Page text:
3. Repent for hateful attitudes toward the gay community. As an evangelical Christian I believe the Bible is clear about sex: God created it as a gift to be expressed within the confines of marriage between a man and a woman. But that doesn’t give me a right to bash gay people. The love of God draws people to repentance. In the past year I have heard a lot of hateful language aimed at homosexuals—including church leaders using words like “queer” to describe the gay community. Let’s ask God to break our hearts so we can be free from bigotry and self-righteousness.

4. Keep teaching the truth about biblical morality. This is certainly not a time to back away from the Bible. We can’t compromise. But while we uphold what the Scriptures say about homosexuality, let’s be just as committed to preaching the truth about adultery, fornication and divorce. We are viewed as hypocrites by the world because we argue against gay marriage when we haven’t shown them that our own heterosexual marriages work. We also must offer compassionate counseling to people who want to overcome homosexual feelings, just as we offer healing prayer to those who struggle with depression, gender confusion, addiction or the effects of abuse or abortion.

5. Defend our religious freedoms. The last time I checked, the United States was still listed as a democracy. But the church must work overtime to make sure our government doesn’t force churches to perform same-sex marriages. Gay couples can find state officials or pro-gay clerics to perform their ceremonies, but the state has no business forcing a church to renounce its core teachings. If the government tries to control the content of Christian preaching to prevent what is deemed “hate speech,” there will be nothing left of our Bill of Rights.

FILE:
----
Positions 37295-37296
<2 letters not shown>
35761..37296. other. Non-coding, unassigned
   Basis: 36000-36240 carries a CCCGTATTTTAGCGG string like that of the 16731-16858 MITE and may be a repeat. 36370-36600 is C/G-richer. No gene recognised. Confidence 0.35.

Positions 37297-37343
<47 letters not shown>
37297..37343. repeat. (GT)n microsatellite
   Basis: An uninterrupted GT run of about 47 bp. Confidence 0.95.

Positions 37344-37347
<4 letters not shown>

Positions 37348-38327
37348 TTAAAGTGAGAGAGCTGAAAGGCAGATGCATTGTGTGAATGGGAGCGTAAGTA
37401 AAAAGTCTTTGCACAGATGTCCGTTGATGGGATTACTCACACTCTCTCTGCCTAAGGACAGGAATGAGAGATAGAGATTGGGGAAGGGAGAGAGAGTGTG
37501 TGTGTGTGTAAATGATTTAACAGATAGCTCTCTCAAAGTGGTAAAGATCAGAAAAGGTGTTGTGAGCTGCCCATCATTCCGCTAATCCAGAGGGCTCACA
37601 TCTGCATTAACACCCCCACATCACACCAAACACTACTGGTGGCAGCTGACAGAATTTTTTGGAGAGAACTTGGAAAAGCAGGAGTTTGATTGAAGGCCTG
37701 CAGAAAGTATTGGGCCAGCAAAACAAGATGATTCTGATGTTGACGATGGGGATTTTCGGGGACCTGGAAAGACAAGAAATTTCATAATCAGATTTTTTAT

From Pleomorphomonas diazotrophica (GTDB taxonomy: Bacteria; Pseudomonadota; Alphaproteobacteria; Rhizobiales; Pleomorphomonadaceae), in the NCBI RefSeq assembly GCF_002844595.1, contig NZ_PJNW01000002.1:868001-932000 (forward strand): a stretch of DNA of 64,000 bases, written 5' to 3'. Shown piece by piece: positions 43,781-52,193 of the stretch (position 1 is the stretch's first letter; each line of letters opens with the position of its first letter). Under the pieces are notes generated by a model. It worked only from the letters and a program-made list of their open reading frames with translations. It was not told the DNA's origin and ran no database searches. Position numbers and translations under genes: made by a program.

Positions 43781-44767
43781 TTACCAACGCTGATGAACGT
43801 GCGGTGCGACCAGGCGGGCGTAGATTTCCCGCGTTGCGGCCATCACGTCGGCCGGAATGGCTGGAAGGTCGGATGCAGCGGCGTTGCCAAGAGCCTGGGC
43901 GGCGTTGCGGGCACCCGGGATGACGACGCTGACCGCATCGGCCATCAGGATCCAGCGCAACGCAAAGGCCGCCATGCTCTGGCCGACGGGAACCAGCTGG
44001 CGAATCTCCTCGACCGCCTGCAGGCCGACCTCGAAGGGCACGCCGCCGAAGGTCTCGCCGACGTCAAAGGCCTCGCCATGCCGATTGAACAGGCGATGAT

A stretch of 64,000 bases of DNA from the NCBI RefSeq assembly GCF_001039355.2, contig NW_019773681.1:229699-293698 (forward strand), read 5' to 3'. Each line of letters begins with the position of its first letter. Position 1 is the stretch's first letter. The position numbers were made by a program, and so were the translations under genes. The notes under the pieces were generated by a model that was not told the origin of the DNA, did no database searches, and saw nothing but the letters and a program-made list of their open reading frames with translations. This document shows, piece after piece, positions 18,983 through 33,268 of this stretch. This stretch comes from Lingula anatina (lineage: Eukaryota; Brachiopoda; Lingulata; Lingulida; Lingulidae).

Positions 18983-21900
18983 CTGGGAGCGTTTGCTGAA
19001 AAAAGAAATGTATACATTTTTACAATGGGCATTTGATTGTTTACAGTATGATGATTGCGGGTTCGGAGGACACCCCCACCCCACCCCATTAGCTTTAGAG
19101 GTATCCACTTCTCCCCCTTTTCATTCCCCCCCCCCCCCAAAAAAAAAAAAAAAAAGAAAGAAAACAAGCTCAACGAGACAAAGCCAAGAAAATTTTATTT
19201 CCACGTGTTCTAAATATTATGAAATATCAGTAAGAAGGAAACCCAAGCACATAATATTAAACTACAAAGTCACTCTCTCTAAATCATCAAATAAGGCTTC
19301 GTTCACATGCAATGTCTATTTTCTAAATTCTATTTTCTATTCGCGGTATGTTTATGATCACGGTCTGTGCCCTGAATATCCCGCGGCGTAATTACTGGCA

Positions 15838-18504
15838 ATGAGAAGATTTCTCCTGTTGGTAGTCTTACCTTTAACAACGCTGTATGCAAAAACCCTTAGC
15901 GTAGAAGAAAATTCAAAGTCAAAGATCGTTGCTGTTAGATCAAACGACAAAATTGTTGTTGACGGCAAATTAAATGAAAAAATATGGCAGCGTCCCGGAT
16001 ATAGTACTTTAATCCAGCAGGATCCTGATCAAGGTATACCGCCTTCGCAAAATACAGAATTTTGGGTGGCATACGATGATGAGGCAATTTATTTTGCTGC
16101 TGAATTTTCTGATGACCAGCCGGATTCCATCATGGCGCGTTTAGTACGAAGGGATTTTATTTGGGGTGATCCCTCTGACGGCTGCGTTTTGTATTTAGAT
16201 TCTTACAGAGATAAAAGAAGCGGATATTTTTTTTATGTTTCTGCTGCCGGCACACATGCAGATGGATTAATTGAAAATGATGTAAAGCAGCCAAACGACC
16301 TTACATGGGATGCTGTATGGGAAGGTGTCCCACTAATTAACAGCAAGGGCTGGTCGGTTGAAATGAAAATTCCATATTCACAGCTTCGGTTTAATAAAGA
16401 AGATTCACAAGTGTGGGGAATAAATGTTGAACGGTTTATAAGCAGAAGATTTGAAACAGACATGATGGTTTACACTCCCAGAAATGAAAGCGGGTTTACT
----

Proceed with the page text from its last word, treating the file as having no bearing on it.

6. Pray for an outpouring of the Holy Spirit. Today some doomsday Christians say they wish God would judge America like He did Sodom and Gomorrah. I prefer to take the strategy of Abraham, who prayed for Sodom because He understood the mercy of God—even though he lived before the New Covenant era. Today we live in the age of grace, and we should petition God for a global revival rather than asking Him to call down fire on people who offend us.

Pray for mercy. Pray for a fresh wave of evangelism. Pray that the Spirit’s power will inundate our nation and unleash a third Great Awakening. That is our ultimate hope.

J. Lee Grady is the former editor of Charisma and the director of The Mordecai Project. You can follow him on Twitter @leegrady. He is the author of The Holy Spirit Is Not for Sale and other books. Check out his ministry at themordecaiproject.org.

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J. Lee Grady is an author, award-winning journalist and ordained minister. He served as a news writer and magazine editor for many years before launching into full-time ministry.

Lee is the author of six books, including 10 Lies the Church Tells Women, 10 Lies Men Believe and Fearless Daughters of the Bible. His years at Charisma magazine also gave him a unique perspective of the Spirit-filled church and led him to write The Holy Spirit Is Not for Sale and Set My Heart on Fire, which is a Bible study on the work of the Holy Spirit.